“Most companies, honestly, haven’t had the bandwidth to explore more flexibility options,” Silletto said. “The way they’ve always scheduled, they know it’s not working, and yet, they don’t know what else to do.”

Middle ground elusive

Piperata said the leadership candidates she works with are “very much” demanding some flexibility, even if it’s just one day a week at home to catch up on all reports, emails and other non-clinical requirements. But she doesn’t see her clients, meaning nursing home HR leaders, budging much.

“When you’re leading the whole building either on the clinical or ops side, it’s the customer who wants to see you, it’s the customer who is wanting that visibility and that representation. So I get where the client is coming from on that,” said Piperata. “But I also get that we’re in this gig worker mentality. People want the flexibility to be able to have a day to get everything done or to work for longer days because staff nurses are able to do Baylor [12-hour weekend] shifts and things that do allow flexibility. So I think we’re just seeing the DON and administrator saying, ‘I want that, too.’ ”

Ted LeNeave, CEO and founder of Accura Healthcare, operates 34 skilled nursing facilities in the Midwest. While he’s hearing more requests for flexible and remote work options, he sees some positions for which that’s just not aligned with the business of doing healthcare. For instance, he recently determined a DON asking to work four days a week in the building wasn’t a “good culture fit.”

“It’s not that kind of job,” he said. “We can have flexibility in other areas, but we can’t have flexibility to not be in the facility if your job is in the facility taking care of those people.”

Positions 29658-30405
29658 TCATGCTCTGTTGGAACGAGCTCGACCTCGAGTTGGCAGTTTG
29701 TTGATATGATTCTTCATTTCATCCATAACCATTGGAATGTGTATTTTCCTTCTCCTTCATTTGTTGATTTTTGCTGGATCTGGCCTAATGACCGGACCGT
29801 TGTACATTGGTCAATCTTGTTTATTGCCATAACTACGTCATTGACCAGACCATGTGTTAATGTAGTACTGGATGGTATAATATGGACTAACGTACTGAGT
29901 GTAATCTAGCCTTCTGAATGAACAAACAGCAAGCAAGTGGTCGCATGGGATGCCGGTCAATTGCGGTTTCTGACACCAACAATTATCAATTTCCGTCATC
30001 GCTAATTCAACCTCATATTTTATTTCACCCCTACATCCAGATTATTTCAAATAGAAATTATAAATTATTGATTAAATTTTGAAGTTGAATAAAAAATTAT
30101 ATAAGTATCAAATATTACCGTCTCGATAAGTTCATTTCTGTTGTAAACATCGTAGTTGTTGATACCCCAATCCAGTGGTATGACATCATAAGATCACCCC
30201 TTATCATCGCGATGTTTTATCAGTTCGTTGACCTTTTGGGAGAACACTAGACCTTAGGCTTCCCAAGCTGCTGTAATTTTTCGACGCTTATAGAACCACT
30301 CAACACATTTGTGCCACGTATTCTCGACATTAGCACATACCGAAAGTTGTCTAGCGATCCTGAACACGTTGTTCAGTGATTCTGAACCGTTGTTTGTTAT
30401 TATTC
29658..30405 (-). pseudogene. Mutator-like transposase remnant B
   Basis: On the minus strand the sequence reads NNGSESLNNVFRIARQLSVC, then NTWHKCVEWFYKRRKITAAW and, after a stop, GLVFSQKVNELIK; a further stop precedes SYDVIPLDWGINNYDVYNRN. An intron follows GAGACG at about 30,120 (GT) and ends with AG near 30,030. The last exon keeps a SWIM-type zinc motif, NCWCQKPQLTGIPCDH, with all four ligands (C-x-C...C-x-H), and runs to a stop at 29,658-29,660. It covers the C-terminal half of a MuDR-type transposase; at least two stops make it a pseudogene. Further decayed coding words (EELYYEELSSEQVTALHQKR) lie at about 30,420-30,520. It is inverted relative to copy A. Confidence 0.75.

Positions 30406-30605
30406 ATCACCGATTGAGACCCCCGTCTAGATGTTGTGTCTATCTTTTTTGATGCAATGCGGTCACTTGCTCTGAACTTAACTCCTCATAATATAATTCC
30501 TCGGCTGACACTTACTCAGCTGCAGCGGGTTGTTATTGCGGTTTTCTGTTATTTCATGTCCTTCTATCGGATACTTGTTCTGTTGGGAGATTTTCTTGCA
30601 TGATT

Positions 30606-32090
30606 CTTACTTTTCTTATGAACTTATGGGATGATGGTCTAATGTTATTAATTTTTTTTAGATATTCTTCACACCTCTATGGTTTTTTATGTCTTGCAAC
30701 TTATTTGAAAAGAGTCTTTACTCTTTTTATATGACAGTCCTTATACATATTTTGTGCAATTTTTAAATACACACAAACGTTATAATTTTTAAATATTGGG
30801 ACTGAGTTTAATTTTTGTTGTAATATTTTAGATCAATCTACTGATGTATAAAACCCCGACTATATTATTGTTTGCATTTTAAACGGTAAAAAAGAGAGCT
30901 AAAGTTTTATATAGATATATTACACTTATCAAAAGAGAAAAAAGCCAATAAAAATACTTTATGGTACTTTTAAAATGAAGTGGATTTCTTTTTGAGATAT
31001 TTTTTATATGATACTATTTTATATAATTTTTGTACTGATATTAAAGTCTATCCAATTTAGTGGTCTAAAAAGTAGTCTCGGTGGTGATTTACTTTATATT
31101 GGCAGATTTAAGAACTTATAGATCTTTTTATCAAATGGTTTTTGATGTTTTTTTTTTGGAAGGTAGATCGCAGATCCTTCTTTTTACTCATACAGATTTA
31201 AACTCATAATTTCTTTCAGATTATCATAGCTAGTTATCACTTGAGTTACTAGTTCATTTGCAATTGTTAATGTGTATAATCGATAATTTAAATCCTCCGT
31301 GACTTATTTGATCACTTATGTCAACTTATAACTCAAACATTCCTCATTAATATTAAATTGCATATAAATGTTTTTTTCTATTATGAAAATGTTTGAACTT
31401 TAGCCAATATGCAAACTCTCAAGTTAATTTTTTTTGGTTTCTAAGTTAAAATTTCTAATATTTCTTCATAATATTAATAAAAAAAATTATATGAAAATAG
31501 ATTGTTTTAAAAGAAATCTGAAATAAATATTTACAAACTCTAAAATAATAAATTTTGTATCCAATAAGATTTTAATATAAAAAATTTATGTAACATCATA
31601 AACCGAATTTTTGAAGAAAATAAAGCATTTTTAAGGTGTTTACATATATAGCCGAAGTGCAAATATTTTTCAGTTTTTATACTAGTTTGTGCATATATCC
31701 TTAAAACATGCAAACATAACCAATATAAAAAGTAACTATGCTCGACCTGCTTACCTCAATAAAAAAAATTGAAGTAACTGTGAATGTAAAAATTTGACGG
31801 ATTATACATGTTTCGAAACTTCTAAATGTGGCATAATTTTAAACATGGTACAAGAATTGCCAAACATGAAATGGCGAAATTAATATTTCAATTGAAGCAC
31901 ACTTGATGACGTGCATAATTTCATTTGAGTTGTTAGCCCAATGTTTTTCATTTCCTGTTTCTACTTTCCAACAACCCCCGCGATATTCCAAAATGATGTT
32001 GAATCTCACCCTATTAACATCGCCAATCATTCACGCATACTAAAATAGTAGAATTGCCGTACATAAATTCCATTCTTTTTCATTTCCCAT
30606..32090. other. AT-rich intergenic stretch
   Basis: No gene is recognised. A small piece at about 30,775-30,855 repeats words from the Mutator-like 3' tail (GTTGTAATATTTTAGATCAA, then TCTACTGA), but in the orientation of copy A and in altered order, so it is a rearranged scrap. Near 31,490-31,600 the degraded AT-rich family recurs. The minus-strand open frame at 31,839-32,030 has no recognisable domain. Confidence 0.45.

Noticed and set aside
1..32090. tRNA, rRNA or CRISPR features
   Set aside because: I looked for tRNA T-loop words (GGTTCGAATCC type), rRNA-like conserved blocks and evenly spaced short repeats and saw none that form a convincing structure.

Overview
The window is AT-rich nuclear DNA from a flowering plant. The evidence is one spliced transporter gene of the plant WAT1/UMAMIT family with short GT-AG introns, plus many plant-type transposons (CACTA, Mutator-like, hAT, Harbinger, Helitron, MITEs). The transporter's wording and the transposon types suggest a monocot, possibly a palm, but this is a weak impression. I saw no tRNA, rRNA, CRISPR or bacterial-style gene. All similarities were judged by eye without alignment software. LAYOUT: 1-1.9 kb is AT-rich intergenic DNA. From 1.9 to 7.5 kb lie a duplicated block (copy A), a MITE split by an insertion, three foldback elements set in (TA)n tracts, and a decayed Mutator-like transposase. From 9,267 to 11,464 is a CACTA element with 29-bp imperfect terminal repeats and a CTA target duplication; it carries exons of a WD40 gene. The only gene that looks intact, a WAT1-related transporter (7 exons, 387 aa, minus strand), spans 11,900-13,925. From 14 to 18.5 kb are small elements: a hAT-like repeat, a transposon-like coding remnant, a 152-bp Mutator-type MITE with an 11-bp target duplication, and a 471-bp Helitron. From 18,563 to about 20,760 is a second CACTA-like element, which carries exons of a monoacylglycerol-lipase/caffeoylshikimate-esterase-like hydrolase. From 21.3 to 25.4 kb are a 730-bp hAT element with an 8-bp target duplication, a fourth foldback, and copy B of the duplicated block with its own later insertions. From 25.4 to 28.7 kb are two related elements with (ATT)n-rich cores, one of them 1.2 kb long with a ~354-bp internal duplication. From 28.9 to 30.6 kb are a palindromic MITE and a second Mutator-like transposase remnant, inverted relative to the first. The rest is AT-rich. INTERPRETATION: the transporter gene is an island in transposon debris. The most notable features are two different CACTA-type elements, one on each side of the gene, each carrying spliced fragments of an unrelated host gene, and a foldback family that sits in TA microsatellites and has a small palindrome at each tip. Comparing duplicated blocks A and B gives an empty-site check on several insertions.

Scarpino takes a different view. He sees trying to be more amenable to employee desires as a way to avoid costly attrition.

“We don’t see as many people leaving the industry as we see people changing roles for additional pay, a better shift, more flexibility, a better commute,” he said. “I think the whole industry, not just senior living but healthcare in general, is really struggling with this idea of flexibility, particularly with so much attention being given to work from home outside of the industry.”

He’s exploring adding self-scheduling technology, seeing that as one of the best possible solutions. In the meantime, he’s trying to manage candidates — from leaders to brand new CNAs — who ask for special arrangements.

“We just try to be flexible with them as far as we can within the confounds of our operation,” he said. “Whether it’s a 16-hour shift, no weekends, only weekends, days, nights, evenings, those different things. There’s all kinds of different scenarios that we try to piece together to accommodate.”

Seeking solutions

Silletto applauds such flexibility and is encouraging hiring managers to think of their staff more as members of separate pods. One might be PRN and one might be part-timers; and another could be full-time, traditional eight-hour shift workers who never ask for accommodations. The employer can then pay incentives to each pod to ensure round-the-clock coverage.

“I would say an overarching theme — and employers hate to hear this, but it is a current problem — is fewer people in the workforce want to be told where to be when,” she said. “Offering as much flexibility and as many shift options and start and end times as possible helps it fit into their lives. A lot of people are less tolerant today of sacrificing for work.”

For leaders resistant to demands for flexibility, Piperata suggests testing it first in buildings where there might be less risk.

“If you have a 5-star building that’s performing well and the administrator and DON have been there a while, there hasn’t been a lot of turnover, why not allow something like that?” she asked. “I think that maybe they could start to look at it more from a custom standpoint. If your building is doing well, then you can earn this. If these two or three things are met, then this is something that we would work with you on versus just saying, across the board, ‘We’re not doing that.’

Without more change, recruiting nurses who can find the hours they want in hospitals and keeping entry-level employees who have plenty of options in retail or hospitality will continue to be a slog, Piperata said.

Reluctant providers need to think about how their stance positions them in what will only become a more competitive landscape in the coming years, Nicastro added.

“When candidates see flexible scheduling in a job description,” she said, “they can assume that your building is proactively addressing employee requests for work/life balance and working to stem burnout.”